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Over the last several weeks, many Americans learned a surprising and unpleasant lesson — that corporate America is not only extremely well-heeled and extremely powerful but is also, quite often, extremely hostile to their interests. Twitter, Apple, Google and Amazon are just a few of the companies that flexed their corporate muscles to deplatform, silence and even bankrupt apps like Parler, where users’ views about politics happen to vary, even slightly, from progressive orthodoxy.
But this is nothing new. Corporate action meant to undermine the democratic will has been a hallmark of American business for years now.
In 2016, leaders of corporate America — including Sundar Pichai of Google and Tim Cook of Apple — conspired to overturn the will of the people in the cases of Georgia’s religious liberty bill and North Carolina’s controversial bathroom bill, HB2.
Corporate leaders from Amazon and Coca-Cola, among others, signed a letter to Georgia legislators demanding the abortion ban be lifted. More ominously, major entertainment studios, including Disney, Netflix, NBCUniversal, Viacom and CBS, threatened to end production of various projects in the state.
That, perhaps, was the straw that broke the camel’s back. Georgia is home to some 92,000 film and television production jobs, and by inserting themselves into state politics, these companies threatened the livelihoods of ordinary Georgians and the economic well-being of the state.
Sen. Tom Cotton has argued against business leaders who’ve turned into “liberal activists.”Getty Images
In so doing, these business leaders also happened to catch the attention of populist conservatives in Washington, including Arkansas Sen.
[and] have turned to a different hub of power to impose their views on the rest of the country.” He decried what would become known as “the Dictatorship of Woke Capital.”
Generally, corporate political meddling can come from three sources: From the top-down, when corporate executives substitute their will for the will of the people, as was the case in Georgia and North Carolina. Pressure can come from the bottom-up, when “woke” employees insist their corporate managers endorse actions or positions that are in opposition to beliefs held by the business’ customers.
The third source is applied to corporations from outside-in, primarily from shareholders, who use their partial ownership of companies to direct their policies and force them to take political positions. For years, “socially responsible investing” was a staple in the financial services world. If you were personally opposed to fossil fuels, you and your adviser created screens to ensure that your portfolio remained oil-company free. Or, if you ran a Catholic investment fund, you ran your own screens to ensure that the money you managed was not invested with abortion-related companies. It was simple and efficient, with investors taking responsibility for their ethical principles and the implications for their return on investment.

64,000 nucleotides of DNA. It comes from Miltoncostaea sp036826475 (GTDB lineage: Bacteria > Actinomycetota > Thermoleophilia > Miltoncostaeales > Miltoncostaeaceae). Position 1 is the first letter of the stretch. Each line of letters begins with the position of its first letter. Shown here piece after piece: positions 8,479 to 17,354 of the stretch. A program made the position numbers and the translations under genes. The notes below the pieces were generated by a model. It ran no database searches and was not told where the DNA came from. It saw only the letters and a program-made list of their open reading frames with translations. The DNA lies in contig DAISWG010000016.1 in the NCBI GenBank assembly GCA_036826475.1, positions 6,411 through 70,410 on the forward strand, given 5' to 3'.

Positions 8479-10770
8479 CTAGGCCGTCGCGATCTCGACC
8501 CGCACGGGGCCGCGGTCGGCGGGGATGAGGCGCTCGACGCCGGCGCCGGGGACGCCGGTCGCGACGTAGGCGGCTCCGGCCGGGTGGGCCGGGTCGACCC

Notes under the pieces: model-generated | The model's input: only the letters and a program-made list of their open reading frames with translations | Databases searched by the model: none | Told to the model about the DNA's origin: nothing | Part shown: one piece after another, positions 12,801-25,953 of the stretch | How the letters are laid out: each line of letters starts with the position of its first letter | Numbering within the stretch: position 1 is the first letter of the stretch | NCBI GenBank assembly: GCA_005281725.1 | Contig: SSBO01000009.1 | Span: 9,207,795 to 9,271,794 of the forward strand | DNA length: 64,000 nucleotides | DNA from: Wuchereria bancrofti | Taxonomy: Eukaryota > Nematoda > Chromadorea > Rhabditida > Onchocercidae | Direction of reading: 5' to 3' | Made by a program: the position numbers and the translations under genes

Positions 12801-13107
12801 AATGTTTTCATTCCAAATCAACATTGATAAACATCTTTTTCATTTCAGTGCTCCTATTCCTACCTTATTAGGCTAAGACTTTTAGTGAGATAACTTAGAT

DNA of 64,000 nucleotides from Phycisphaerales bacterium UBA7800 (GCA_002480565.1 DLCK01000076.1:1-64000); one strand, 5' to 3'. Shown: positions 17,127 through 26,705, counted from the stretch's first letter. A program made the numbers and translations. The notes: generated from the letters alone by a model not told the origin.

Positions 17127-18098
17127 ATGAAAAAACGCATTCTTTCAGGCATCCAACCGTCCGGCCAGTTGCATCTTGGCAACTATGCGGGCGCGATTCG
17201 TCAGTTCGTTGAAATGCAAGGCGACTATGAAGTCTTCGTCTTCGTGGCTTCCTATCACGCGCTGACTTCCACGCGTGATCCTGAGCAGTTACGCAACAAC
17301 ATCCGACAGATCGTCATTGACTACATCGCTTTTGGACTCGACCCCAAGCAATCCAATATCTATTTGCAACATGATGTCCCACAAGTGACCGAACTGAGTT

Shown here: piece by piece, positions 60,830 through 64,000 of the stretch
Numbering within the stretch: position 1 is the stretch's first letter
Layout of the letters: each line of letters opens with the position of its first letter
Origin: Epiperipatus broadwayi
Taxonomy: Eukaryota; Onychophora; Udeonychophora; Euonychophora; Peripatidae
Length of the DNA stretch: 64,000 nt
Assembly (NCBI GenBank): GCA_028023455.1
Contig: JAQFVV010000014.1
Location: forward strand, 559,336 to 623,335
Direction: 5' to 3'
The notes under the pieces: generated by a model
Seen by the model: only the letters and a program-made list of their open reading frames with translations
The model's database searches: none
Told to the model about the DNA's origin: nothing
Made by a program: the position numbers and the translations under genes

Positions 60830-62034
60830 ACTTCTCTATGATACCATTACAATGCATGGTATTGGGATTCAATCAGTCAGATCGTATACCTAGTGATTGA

Business leaders have intervened to fight a pro-life policy in Georgia and a bathroom bill in North Carolina.The difference between ESG and the old varieties of social investment is that ESG is “activist,” meaning that its goal is not to protect investors but to alter the behavior of companies. By targeting corporate managers and boards and by using shareholder proposal procedures, political activists have been imposing their political beliefs on corporations, often in contravention of the will of the majority of other shareholders.
On Jan. 26, Larry Fink, the CEO of BlackRock Inc., the largest asset management firm on the planet, sent his annual letter to the CEOs of the businesses in BlackRock’s orbit — which, for all practical purposes, is all of the businesses traded on the American stock exchanges and beyond. In his letter, Fink reiterated his firm’s dedication to “sustainability” — usually represented by a company’s efforts to implement a “net-zero” carbon-dioxide emissions plan. He also detailed the measures by which he and his firm will evaluate companies’ dedication to what is essentially his personal political position.
Given that the other two passive-investment giants — State Street and Vanguard — have also endorsed sustainability as a guiding virtue, the “Big Three,” as they’re known, are now aligned on corporate strategy and can, in effect, impose their will on any major corporation that dares to question the efficacy of their environmental preoccupations.
(Although Americans are increasingly worried about climate change, public opinion surveys showed that roughly twice the number of voters said the economy — i.e., the primary function of American business — was a very important issue to them than said the same about climate change.)
For decades, Democrats and the media labeled the GOP the “party of Big Business.” This was never true in the first place, but even if it were, the opposite is the case today. On Wall Street, in Silicon Valley, and indeed throughout the country, big businesses have unofficially declared war on free and fair capital markets, free and fair commerce, and free and fair political expression. This is the Dictatorship of Woke Capital.
Stephen R. Soukup is the author of “The Dictatorship of Woke Capital: How Political Correctness Captured Big Business” (Encounter Books), out Feb. 23.